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Defending Against Wage Garnishment


So a court judgment has been entered against you and the creditor is now attempting to garnish your wages. A bad situation may be about to get worse, and you need to know what your options are. You’re not alone. As of 2013, around 7% of employees in the United States have had their wages garnished at some point. Seven percent may not sound like a whole lot, but it amounts to around 11 million workers. These numbers also do not factor in members of our Armed Forces, who may still have their wages garnished, but are not included in Department of Labor statistics.

Fortunately, there are actions you can take to reduce or eliminate the garnishment if you meet certain requirements. Florida law generally follows federal wage garnishment laws, but also allows several exemptions that protect those caught in the unfortunate position of having their wages garnished.

So what is wage garnishment? Wage garnishment is a court order that requires your employer to withhold money from your paycheck and send it to your creditor. There are legal limits to the type of wages and the amounts that can be garnished. Federal law prohibits a creditor from taking more than 25% of your disposable wage and only if your wages are above a certain level. If you have multiple garnishments against you, the total amount that can be garnished is limited to 25%, not 25% per garnishment. Your disposable wage is whatever you are paid after your employer has made the legally required deductions. Child support, despite being a garnishment, is generally treated as a deduction for this calculation.

Deductions include required federal, state, and local taxes, social security and Medicare withholdings, and the employee portion of unemployment compensation insurance, but do not include any voluntary deductions such as insurance, union dues, or retirement contributions. In order to be garnished, your disposable income must also exceed 30 times the federal minimum wage. At current levels, this is any income over $217.50 per week. Disposable income over this amount can be garnished, but the garnishment cannot leave you taking home less than this amount every week.

Florida law also contains certain exemptions that may protect your wages even further. The most common exemption is the Head of Family exemption. In order to qualify as the Head of Family, you must contribute more than 50% of the support for a child or other dependent. For example, if you are married, and your spouse is not working and has no other income, you may qualify for this exemption. Other examples would be your contributions to either court ordered child support and/or alimony if you are divorced. In awarding child support, the court will calculate an amount that the child “needs.” Each parent will then be assigned a portion of this need based on their income. If the amount you are required to contribute is more than 50% of the total, you may also qualify as the Head of Family.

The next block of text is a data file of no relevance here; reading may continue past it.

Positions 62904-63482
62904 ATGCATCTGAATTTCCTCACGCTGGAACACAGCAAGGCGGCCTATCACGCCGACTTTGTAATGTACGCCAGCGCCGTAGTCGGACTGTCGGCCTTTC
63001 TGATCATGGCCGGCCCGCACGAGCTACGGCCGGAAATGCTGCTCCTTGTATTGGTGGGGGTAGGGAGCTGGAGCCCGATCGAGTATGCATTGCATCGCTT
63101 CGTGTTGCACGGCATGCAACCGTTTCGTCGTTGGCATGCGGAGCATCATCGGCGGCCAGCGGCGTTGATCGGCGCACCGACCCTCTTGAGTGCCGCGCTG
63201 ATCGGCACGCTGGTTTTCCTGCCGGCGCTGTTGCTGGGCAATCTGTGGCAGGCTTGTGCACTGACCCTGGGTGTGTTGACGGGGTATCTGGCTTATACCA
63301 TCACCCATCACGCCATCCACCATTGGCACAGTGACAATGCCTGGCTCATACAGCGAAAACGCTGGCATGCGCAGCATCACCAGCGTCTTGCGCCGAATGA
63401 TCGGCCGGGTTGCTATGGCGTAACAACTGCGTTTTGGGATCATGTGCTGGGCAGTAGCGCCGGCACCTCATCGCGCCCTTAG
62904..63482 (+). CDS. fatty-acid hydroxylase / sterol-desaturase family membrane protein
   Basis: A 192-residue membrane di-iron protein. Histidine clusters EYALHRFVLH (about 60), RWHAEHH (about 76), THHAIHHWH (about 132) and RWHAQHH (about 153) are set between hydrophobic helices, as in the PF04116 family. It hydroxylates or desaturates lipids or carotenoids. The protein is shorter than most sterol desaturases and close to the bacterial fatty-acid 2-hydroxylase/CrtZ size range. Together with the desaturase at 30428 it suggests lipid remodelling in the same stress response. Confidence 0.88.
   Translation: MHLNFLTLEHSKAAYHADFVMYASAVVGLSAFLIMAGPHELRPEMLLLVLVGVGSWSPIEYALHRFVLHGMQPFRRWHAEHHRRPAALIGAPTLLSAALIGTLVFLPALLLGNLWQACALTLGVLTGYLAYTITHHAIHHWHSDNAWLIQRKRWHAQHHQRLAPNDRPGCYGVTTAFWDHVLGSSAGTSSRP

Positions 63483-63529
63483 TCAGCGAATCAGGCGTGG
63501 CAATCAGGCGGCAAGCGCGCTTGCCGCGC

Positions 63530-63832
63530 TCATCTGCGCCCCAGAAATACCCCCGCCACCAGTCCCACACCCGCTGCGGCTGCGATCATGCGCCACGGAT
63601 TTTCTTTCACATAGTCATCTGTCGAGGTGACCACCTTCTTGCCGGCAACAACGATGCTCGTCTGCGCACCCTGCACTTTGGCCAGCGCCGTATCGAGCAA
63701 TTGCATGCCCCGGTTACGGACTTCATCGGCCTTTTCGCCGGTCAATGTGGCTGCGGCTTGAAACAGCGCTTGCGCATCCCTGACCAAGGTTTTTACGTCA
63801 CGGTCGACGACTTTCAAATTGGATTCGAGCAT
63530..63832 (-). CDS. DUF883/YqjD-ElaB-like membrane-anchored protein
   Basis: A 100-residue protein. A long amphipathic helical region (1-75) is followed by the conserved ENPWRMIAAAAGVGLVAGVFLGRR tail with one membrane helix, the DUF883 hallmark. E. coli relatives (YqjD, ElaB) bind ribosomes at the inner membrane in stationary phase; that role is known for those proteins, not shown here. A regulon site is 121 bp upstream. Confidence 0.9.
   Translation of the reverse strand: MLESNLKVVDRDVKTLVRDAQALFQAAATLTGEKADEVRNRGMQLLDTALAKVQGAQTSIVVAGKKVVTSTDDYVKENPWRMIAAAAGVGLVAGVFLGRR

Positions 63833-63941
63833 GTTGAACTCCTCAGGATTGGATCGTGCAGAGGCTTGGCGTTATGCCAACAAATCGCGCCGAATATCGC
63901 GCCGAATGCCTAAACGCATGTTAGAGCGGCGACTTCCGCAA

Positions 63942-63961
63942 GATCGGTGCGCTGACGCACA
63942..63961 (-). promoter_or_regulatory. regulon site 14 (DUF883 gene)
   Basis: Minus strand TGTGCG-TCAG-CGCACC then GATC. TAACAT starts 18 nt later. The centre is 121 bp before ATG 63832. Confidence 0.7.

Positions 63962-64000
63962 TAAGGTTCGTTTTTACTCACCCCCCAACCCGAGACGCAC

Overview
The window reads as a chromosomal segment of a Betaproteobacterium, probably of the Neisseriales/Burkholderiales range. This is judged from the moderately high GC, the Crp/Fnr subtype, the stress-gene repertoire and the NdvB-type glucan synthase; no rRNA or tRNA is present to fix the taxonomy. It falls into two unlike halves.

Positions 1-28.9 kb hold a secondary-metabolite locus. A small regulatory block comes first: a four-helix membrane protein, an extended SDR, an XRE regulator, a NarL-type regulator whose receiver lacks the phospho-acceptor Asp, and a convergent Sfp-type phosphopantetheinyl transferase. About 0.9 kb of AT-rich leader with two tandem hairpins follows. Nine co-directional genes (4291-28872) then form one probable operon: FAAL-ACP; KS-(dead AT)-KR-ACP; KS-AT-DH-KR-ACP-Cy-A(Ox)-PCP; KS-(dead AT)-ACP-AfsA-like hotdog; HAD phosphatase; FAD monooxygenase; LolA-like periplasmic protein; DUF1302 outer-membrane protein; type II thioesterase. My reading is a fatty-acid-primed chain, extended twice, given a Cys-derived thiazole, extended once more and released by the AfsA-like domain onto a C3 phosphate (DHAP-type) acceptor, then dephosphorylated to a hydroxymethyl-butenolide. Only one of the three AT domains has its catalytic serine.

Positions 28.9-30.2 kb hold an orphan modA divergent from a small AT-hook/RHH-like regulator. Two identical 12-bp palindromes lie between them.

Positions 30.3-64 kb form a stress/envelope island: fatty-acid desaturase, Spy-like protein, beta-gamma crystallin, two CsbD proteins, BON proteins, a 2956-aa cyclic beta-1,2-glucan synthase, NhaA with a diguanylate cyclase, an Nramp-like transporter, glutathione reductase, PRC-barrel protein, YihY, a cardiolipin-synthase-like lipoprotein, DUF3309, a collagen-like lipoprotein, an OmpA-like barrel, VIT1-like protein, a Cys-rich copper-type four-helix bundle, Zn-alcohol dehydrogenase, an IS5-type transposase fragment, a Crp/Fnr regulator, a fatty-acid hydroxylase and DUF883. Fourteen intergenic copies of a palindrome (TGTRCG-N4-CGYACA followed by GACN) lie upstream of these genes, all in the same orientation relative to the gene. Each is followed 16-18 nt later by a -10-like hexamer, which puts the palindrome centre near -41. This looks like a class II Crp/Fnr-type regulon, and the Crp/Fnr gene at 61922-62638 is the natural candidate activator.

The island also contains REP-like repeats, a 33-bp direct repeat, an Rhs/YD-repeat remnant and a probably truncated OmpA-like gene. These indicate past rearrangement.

If you do qualify as Head of Family, there are two possible outcomes. If you earn $750 per week or less, then the creditor may not garnish your wages. If you earn more than $750 per week, then the creditor may be able to garnish your wages, but only if you consent to the garnishment in writing. This exemption is not automatic. You must claim the exemption within a certain time period after being notified that your wages are being garnished. The court will then hold a hearing, where you must provide proof that you qualify, and decide if the creditor can garnish your wages.

Certain types of income may not be garnished at all under Florida law. These wages include most government benefits, such as Social Security, SSI, Public Assistance, and Veteran’s benefits. Retirement and pension benefits, life insurance, disability, and Prepaid College Trust Fund or Medical Savings Accounts are also not subject to garnishment.

Certain types of garnishments have limits other than the standard 25%. Child support is capped at 50% of your disposable income if you are supporting a spouse or another child, or 60% if you are not. An additional 5% may be garnished if you are over 12 weeks late in making payments. These high limits on child support garnishment do not count towards the maximum 25% of your disposable wages that may otherwise be garnished, but the amount is deducted from your disposable wages, lower the amount the other garnishments are calculated at.

While the limit to the amount that can be garnished to pay child support is significantly higher than the limits for other debts, the amount of child support you pay affects your disposable income mentioned earlier and therefore the amount against which the 25% is calculated. Federal student loan debt is capped at 15% and unpaid taxes, which the federal government may garnish even without a court order, have limits which depend on how many dependents you have and your deduction rates.

So what does your employer need to do? After the order garnishing your wages is entered by the court, the creditor will send what is called a Writ of Garnishment to your employer, informing them. They will then have to respond within a certain amount of time (20 days in Florida) and provide information regarding your pay, deductions, and other garnishments. They will also enter the amount that they will be withholding from your check. If the employer fails to comply, then they themselves may be liable for at least part the debt.

Most importantly, if your wages are being garnished, you need to act. Ignoring the garnishment will not make it go away, and could even cause you to forego your rights, including the right to any exemptions you may be entitled to.